4. Whilst the aubergine slices are baking make a cheese sauce. First grate the cheese. Then melt the butter in a saucepan and, once melted, add the flour and stir into the butter to make a thick paste. Cook this for a minute or two, stirring to make sure it is evenly cooked then, off the heat, add the milk little by little. Once all the milk has been added and you have a smooth white sauce, return it to the heat and let it bubble and thicken slightly. Finally, stir in the cheese, some salt and pepper and a pinch of nutmeg, adding a little more of each to taste. Leave on one side to cool.
5. Last of all make the meat sauce. Peel and chop the onions and garlic and fry in a large saucepan with some olive oil for a few minutes then add the lamb. Cook the meat until brown all over (you’ll need to bash some of the bigger lumps to make sure there are no pink bits).
6. Once the lamb has browned, rinse and chop the parsley then mix it with the wine, cinnamon and tomato purée and pour over the meat. Season to taste then leave to cook for about 15-20 minutes.
7. When the cheese sauce is cool, beat the two eggs together and stir them into it.
8. Layer aubergines and meat sauce together in a gratin dish then pour the cheese sauce over the top.
9. Bake for about 40 minutes until the top is puffed and golden.
I just had moussaka from a turkish restaurant nearby my house and it was absolutely delicious, so maybe I’ll give this a try and re-create it : )
It’s all about the cinnamon I think; that’s what makes it so special!
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I’m glad you like it; I LOVE that recipe and it’s nearly the weather for it again!
Thanks for this, my mother didn’t cook . She was all glamour and vesta curries and newly arrived ready meals lol. I bought the same book when i was 14 and it taught me to cook ( though at first i didn’t know the difference between a clove a bulb of garlic! My book now lacks cover, index etc and i couldnt find the moussaka recipe. It really is a gud un. Always mortified by the ready meals that use potatoes….really? 36 years on its still my go to book (what’s left of it). And yes the honey and spice cake is lovely with the lemony icing. Anyway its moussaka tonight. Not sure if it was a good thing as I was always “mother” to my fellow students and in my dotage back to doing a masters and marvelling at the youngsters’ ignorance of basic skills😁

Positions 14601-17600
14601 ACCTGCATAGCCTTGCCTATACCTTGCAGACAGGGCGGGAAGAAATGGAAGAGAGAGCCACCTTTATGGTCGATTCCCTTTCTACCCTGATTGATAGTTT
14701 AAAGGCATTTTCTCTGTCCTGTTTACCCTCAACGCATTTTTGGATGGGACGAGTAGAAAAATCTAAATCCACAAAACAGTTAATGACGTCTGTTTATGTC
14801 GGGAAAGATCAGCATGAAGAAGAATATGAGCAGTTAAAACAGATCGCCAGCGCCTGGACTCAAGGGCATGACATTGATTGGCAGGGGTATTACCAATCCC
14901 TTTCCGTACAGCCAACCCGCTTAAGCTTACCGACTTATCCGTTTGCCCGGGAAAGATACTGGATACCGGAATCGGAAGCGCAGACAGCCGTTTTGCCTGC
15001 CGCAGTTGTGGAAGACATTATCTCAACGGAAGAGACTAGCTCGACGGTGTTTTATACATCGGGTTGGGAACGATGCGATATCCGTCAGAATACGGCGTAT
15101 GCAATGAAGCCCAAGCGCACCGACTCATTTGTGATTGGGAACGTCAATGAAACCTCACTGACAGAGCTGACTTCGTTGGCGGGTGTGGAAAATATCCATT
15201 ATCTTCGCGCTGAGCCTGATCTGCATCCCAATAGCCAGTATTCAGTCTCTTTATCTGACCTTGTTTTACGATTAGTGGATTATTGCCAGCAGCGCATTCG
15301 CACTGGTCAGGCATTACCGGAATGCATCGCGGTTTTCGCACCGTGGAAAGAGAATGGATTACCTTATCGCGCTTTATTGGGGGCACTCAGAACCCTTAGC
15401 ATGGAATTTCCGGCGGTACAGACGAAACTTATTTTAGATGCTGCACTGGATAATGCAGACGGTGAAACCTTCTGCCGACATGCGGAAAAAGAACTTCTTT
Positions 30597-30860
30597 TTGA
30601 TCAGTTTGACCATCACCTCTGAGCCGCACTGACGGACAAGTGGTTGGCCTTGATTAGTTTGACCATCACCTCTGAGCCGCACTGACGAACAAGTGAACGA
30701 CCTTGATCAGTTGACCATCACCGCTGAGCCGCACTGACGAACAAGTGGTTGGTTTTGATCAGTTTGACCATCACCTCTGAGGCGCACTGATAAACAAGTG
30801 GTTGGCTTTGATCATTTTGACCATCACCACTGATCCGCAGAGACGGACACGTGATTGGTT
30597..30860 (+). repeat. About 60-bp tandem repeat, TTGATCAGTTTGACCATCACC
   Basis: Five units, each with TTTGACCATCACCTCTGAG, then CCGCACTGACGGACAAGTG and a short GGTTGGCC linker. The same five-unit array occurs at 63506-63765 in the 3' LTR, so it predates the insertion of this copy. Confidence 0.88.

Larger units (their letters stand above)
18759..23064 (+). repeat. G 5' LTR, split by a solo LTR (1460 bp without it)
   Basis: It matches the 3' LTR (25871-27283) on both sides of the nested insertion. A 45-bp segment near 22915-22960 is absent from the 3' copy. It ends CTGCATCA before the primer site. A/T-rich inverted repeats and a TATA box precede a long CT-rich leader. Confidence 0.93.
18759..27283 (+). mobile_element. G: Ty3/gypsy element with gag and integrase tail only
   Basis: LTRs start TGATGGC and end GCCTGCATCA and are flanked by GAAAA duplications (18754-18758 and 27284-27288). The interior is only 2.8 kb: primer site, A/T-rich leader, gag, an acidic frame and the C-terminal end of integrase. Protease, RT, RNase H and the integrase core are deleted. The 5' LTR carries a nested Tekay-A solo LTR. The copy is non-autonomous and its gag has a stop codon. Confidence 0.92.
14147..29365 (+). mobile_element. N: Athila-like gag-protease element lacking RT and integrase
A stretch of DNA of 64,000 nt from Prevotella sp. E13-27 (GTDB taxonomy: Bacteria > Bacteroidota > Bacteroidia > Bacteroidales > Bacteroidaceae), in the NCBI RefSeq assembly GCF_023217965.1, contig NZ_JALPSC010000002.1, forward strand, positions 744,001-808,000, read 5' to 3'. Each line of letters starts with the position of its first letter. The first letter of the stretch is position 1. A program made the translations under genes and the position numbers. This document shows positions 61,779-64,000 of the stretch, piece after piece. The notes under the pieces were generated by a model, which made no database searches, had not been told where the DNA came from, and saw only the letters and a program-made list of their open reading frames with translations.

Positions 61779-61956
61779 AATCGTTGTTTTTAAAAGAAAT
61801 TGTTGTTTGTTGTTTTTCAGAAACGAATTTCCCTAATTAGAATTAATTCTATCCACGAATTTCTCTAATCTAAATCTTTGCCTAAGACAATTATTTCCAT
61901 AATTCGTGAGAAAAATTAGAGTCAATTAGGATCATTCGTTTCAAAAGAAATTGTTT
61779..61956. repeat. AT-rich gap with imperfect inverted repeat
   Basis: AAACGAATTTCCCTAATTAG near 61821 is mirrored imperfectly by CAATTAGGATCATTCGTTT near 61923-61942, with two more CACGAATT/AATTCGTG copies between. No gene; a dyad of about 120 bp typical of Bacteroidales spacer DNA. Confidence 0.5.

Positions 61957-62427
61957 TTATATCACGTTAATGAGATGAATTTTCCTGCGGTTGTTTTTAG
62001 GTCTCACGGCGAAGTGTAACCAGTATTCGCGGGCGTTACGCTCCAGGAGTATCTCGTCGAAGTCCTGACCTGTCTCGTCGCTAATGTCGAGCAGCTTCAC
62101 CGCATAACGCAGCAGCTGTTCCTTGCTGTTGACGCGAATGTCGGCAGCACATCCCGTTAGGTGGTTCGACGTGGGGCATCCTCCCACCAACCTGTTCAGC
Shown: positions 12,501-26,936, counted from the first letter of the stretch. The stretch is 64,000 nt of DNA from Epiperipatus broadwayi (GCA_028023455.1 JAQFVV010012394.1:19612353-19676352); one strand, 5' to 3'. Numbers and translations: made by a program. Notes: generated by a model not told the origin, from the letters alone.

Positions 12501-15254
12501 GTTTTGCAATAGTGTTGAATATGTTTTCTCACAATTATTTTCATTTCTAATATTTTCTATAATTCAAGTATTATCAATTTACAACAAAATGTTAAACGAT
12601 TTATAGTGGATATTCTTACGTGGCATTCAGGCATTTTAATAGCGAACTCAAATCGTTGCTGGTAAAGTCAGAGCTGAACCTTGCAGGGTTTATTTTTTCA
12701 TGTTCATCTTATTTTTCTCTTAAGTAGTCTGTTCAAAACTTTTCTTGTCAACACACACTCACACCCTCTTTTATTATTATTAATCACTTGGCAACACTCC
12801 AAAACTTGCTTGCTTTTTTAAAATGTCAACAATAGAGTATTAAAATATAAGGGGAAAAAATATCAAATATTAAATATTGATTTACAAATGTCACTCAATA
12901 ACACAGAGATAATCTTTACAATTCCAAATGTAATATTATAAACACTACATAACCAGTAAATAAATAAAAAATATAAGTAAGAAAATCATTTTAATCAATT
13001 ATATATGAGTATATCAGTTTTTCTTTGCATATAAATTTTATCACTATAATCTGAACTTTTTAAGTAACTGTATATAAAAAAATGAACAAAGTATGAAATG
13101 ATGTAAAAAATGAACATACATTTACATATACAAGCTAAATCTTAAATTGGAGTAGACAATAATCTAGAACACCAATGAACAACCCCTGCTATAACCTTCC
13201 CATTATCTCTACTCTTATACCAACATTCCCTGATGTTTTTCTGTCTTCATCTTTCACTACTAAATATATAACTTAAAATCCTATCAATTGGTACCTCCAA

I have two copies, one hardback (knackered, like yours), one paperback (which I have barely used). I still marvel at how much I learnt from it. And, yes, my mother too…I grew up on reheated M&S lasagne (fancy!).
A really nice variation for the topping is
500ml Greek Yoghurt
salt and pepper (to taste)
Beat the lot together, spread it over the top then sprinkle grated cheese over that. Bake as stated in the recipe.
There’s a lovely tartness from the yoghurt that makes it seem (to me) more “Greek” 😊
That does sound lovely; thank you!
I made this tonight, it was absolutely delicious! I’ve made the full blown Delia version but I have to say I prefer this. Cooking the aubergine in the oven is genius and stops this dish becoming an oil slick. I’ll definitely be doing this again 🙂
Ah, that’s great to hear! Do you know, it may just be time to start cooking this again, now it’s a bit warmer! Thanks for letting me know you liked it.
I’ve made Delia’s original recipe many times and loved it but your version looks so appealing. Could I make it ahead of time? Cook it completely and warm it? Make the elements, assemble it an hour before eating and cook it? Please advise!
You could do all of those things! Ahead of time, whole or in bits, cook then reheat…all possible. And it’s really good for this time of year, at least in the UK: it feels summery, even if the weather is not. Hope you enjoy it! Best, Louise
Would it be sinful to use minced beef? Lamb has become so much more expensive compared to good beef mince.
Also, I always find that it needs a bit more wine, as otherwise the mix tends to be a little too dry.
Thank you in antisipation
I think it would be fine! Maybe a tad more cinnamon to enrich the flavour? And, yes, I think you’re probably write about the wine.